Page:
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Market model

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The simple market model described.

The simple market model described.


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  • 1. Market modeljuliohuato@gmail.com
  • 2. Recap Production and consumption  Descriptive model  Analytical model (PPF) Social structures (social organisms and organizations)  Cooperation and trade  Budget line model Market model is next!
  • 3. Markets Premise: private ownership over goods (“commodities”) Markets for  regular goods (e.g. oranges, bread, computers, cars, houses) &  productive resources (L, K & NR)
  • 4. Section goals Forthe section: to learn about how actual markets operate by comparison/contrast with a simple, competitive market under a few idealized conditions
  • 5. A simple marketA homogeneous or standard good Many buyers and many sellers Our simple market can be defined as – people (buyers and sellers) trading a given good; since there are many buyers & sellers and good is standard, the market is “perfectly competitive” (individuals have no “market power” – i.e. they are “price takers,” not “price setters”)
  • 6. Model-building strategy1. Split the market into buyers and sellers2. Study the behavior of buyers a.k.a. demand (KQ: What makes the buyers buy more/less of the good?)3. Study the behavior of sellers a.k.a. supply (KQ: What makes the sellers sell more/less of the good?)4. Fit demand & supply together a.k.a. “equilibrium”5. Shock the model in interesting ways (play “what-if”) (KQ: If a given factor affecting demand/supply changes, what happens to “equilibrium”?)6. Use it to deal with practical questions (price ceilings/floors, quotas, taxes, elasticity analysis)
  • 7. DemandKQ: What makes buyers buy more/less of agiven good?
  • 8. DemandKQ: What makes buyers buy more/less of agiven good? Price of the good
  • 9. DemandKQ: What makes buyers buy more/less of agiven good? Price of the good Income/wealth of buyers
  • 10. DemandKQ: What makes buyers buy more/less of agiven good? Price of the good Income/wealth of buyers Tastes of buyers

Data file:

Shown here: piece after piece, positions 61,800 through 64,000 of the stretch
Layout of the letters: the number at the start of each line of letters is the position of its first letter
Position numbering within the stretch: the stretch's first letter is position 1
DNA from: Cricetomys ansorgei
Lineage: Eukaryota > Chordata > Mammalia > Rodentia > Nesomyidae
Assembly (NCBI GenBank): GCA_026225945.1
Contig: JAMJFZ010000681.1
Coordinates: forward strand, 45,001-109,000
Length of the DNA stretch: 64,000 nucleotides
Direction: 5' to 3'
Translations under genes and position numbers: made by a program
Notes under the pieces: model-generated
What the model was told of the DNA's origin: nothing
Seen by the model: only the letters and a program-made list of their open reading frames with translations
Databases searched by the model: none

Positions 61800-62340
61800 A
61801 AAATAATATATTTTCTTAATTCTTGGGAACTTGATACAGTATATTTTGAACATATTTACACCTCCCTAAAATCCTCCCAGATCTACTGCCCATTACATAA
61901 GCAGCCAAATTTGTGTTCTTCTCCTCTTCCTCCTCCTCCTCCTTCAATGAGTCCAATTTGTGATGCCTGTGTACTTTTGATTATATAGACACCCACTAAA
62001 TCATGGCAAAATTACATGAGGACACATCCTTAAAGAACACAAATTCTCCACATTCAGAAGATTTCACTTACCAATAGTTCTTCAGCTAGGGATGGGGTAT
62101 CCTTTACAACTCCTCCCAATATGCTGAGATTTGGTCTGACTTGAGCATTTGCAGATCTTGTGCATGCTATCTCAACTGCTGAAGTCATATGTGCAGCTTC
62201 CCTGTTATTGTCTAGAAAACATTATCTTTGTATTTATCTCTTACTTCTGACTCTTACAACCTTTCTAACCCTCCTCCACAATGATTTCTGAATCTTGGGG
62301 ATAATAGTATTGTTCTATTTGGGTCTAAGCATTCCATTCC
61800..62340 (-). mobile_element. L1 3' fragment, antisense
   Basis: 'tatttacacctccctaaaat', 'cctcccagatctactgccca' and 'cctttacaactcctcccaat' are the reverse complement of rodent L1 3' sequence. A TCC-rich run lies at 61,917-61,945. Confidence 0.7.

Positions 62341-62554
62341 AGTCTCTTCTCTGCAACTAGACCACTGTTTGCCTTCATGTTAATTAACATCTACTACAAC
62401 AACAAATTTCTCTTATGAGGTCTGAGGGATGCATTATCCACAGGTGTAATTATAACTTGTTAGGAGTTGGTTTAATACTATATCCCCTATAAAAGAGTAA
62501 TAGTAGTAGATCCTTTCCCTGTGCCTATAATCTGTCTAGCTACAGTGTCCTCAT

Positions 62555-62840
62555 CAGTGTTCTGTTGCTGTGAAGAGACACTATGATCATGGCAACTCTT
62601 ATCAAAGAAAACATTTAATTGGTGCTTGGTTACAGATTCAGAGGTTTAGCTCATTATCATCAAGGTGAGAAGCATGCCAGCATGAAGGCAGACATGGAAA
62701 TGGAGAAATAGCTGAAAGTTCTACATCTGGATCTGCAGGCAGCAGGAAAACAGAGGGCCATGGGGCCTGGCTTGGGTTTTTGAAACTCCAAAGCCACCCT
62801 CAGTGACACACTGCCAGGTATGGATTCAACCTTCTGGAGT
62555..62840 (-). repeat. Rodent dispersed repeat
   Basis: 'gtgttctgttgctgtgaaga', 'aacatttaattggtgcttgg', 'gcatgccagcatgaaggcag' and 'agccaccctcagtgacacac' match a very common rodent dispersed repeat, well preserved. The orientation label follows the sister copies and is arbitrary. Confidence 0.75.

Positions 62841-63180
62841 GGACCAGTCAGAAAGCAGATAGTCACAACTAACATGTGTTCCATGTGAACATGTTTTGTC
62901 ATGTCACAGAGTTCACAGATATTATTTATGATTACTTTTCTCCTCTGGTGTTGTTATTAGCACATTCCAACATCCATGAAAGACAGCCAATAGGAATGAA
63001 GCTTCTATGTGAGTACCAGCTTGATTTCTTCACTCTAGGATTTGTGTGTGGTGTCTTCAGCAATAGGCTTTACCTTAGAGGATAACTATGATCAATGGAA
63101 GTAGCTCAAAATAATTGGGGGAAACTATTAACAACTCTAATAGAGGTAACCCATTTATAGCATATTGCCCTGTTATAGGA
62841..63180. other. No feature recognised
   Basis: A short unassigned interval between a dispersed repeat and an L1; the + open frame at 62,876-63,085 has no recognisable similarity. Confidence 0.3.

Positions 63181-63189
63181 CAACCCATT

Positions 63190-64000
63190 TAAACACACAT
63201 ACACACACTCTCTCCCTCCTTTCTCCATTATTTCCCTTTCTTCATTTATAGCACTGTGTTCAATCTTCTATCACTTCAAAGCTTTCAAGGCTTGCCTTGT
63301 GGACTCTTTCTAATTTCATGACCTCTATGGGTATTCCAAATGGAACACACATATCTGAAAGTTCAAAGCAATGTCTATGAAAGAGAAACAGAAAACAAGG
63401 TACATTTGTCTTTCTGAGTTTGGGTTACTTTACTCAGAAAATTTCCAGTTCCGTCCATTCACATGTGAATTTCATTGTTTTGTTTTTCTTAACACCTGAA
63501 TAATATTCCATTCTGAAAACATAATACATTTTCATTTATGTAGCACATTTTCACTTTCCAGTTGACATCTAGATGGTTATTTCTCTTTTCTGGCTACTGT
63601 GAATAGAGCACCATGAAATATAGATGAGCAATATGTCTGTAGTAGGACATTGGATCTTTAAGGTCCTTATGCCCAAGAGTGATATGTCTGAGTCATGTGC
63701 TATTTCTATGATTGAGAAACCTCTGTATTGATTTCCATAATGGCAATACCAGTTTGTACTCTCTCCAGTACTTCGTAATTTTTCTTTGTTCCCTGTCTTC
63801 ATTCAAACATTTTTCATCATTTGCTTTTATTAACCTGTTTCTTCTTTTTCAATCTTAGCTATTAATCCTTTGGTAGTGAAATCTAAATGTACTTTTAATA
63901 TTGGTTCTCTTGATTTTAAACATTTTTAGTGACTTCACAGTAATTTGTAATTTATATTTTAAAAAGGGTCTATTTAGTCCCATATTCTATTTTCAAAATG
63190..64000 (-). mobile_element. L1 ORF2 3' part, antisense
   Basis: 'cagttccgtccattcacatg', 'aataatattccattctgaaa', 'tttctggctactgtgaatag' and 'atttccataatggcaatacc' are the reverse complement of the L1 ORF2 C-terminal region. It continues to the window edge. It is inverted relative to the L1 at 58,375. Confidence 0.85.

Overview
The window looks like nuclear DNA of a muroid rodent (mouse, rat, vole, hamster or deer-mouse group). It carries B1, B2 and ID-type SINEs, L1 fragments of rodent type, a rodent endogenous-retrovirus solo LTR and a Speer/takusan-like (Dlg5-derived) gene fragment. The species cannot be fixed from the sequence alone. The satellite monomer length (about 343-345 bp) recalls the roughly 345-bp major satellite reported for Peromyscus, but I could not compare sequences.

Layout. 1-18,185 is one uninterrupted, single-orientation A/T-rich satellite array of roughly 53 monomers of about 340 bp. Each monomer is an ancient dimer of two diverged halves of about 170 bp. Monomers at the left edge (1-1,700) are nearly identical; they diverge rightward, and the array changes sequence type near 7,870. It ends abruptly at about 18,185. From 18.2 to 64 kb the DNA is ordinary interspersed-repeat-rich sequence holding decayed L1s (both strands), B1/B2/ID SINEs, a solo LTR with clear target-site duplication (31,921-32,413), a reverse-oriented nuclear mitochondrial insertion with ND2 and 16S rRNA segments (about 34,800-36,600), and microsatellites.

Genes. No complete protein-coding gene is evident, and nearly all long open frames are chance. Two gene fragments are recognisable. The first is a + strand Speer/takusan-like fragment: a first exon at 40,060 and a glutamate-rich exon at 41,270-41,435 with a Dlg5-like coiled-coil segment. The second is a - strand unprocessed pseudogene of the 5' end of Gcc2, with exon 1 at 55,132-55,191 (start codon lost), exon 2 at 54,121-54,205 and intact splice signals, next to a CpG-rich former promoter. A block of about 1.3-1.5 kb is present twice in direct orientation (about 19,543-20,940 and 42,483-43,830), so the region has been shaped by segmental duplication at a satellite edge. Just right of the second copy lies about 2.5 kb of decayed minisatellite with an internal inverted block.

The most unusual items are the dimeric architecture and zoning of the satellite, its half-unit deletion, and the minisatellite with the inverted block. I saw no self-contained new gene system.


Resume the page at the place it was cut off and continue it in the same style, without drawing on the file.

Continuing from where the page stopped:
• 11. DemandKQ: What makes buyers buy more/less of agiven good? Price of the good Income/wealth of buyers Tastes of buyers Prices of other goods
  • 12. DemandKQ: What makes buyers buy more/less of agiven good? Price of the good Income/wealth of buyers Tastes of buyers Prices of other goods Expectations about the above Etc.
  • 13. Demand Movement along the curve (the quantity demanded increases)
  • 14. Demand Rightward shift of the whole curve (the demand increases)
  • 15. SupplyKQ: What makes sellers sell more/less of agiven good?
  • 16. SupplyKQ: What makes buyers buy more/less of agiven good? Price of the good
  • 17. SupplyKQ: What makes buyers buy more/less of agiven good? Price of the good Cost of producing the good
  • 18. SupplyKQ: What makes buyers buy more/less of agiven good? Price of the good Cost of producing the good  Price of inputs
  • 19. SupplyKQ: What makes buyers buy more/less of agiven good? Price of the good Cost of producing the good  Price of inputs  Technology
  • 20. SupplyKQ: What makes buyers buy more/less of agiven good? Price of the good Cost of producing the good  Price of inputs  Technology Prices of other goods
  • 21. SupplyKQ: What makes buyers buy more/less of agiven good? Price of the good Cost of producing the good  Price of inputs  Technology Prices of other goods Expectations about the above Etc.
  • 22. Supply Movement along the curve (the quantity supplied increases)
  • 23. Supply Shift of the whole curve (the supply increases)
  • 24. Market equilibrium
  • 25. Market equilibrium
  • 26. Finding equilibrium
  • 27. Finding equilibrium
  • 28. Market equilibrium
  • 29. Demand shock
  • 30. Supply shock
  • 31. Demand & supply schedules Price Quantity Quantity Glut or ($/unit) demanded supplied shortage (units) (units)A 10 100 400 300B 9 150 350 200C 8 200 300 100D 7 250 250 0E 6 300 200 100F 5 350 150 200D 4 400 100 300
  • 32. Demand & supply schedules
  • 33. Demand & supply schedules Price Quantity Quantity Glut or ($/unit) demanded supplied shortage (units) (units)A 10 100 400 300B 9 150 350 200C 8 200 300 100D 7 250 250 0E 6 300 200 100F 5 350 150 200D 4 400 100 300